This is the way I have organized my window and this is an ongoing process, once you get comfortable with the layout you can always change it, and it will keep the last modification you have made on the layout.
GIMP has a great variety of tools for your image editing needs, not all the tools are a perfect Photoshop counterpart, but for the most part, you are covered and will be able to execute a good job. For most advanced and automated actions I think GIMP is still behind Photoshop, but that is completely understandable since Adobe had a huge team of programmers working on AI tools constantly.
However, for the beginner image editors out there, you can go along away using only what GIMP has available for you.
Now let’s see if GIMP can keep up with Photoshop, and we try to make a simple retouch, nothing major, just blemishes and colors. I will be using only the tools available on the program, nothing more.
Opening images, creating or duplicating layers are simple operations and absolutely nothing different from any other program. Since GIMP doesn’t support non-destructive editing for now, yeah, we do not have adjustment layers on GIMP yet.
So the approach for editing or retouching has to be more old schooler, but still very efficient. And this method is doing basically each process on its own layer, this way if you mess up something you can go back to a previous good stage.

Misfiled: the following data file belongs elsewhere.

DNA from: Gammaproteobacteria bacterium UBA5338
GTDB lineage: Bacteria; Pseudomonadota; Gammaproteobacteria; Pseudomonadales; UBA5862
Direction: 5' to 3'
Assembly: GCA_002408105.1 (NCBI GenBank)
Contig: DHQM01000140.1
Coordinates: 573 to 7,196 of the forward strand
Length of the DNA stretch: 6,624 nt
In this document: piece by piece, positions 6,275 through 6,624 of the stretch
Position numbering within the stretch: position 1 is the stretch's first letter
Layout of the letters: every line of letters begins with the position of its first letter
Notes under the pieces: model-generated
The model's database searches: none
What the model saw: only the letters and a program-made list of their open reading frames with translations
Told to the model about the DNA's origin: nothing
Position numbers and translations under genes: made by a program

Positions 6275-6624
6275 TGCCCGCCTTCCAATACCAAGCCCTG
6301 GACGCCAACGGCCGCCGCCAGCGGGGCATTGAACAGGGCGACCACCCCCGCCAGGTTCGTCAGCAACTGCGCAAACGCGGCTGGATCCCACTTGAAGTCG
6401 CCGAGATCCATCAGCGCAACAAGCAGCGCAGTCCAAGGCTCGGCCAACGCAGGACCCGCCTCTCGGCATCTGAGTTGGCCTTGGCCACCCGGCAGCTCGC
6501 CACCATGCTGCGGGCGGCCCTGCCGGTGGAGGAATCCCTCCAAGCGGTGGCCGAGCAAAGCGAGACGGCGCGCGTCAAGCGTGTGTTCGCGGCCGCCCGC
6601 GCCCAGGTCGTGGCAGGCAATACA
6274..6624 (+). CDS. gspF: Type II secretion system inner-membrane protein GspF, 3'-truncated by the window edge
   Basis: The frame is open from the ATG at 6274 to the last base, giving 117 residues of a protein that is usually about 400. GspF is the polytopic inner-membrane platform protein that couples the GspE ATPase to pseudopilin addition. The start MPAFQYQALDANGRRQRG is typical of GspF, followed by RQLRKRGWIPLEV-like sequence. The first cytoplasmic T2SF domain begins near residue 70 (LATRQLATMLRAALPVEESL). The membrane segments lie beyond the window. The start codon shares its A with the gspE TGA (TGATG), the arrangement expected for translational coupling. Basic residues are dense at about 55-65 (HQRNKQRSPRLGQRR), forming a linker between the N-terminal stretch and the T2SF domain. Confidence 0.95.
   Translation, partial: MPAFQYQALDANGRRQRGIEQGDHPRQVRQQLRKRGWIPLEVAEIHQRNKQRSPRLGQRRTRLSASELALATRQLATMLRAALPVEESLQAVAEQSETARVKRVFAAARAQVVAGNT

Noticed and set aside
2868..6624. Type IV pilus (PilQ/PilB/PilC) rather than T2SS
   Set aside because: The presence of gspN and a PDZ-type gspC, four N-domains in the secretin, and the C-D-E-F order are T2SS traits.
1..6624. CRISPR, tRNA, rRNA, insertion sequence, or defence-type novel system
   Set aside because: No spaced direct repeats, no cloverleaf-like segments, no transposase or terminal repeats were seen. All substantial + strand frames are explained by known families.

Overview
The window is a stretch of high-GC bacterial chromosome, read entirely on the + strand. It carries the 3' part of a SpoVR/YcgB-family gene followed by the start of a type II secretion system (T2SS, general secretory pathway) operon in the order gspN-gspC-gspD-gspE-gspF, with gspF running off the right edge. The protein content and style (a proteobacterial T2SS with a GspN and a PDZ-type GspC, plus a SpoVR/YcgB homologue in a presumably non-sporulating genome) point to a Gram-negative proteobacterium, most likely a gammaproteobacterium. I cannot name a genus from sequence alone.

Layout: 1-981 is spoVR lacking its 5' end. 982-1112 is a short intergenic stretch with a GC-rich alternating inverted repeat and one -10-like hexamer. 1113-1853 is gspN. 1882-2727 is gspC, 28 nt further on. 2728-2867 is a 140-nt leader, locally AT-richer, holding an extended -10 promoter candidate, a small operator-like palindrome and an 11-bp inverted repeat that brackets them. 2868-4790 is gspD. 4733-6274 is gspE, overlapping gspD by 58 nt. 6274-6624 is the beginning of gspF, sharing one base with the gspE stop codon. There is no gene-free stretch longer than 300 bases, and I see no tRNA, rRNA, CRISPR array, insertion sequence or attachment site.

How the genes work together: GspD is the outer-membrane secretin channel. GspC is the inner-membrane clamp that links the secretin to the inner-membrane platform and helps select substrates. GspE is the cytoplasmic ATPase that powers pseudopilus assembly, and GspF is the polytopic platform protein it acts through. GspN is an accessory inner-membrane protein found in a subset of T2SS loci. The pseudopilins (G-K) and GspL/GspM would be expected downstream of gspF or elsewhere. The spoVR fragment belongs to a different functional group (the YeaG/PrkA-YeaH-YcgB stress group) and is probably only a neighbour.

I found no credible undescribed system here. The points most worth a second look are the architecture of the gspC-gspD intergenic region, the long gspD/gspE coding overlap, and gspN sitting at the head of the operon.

One common thing about retouching is dealing with blemishes on the skin, and having to reconstruct parts of the skin while at the same time making it look natural. Luckily GIMP has capable tools for doing this. Cloning and healing tools are present on GIMP’s utility belt, and you can use it as you would in any other decent image editor app.
After a couple of clicks and minutes with the Heal tool, we have a pretty good base to continue our edit. Super simple and had no problems at all until here.
From here, it’s just a matter of putting in the work and time to get good results. To deal with the blotches I will bring the dodge and burn tools in GIMP to control how dark or light certain parts appear and to equalize the whole image. Here I started to feel the need to use adjustment layers. In my normal workflow, my dodge and burn process uses curves on an adjustment layer, this way I get all the control I need. But I guess I was able to make good work with the Dodge and Burn Tool available on GIMP.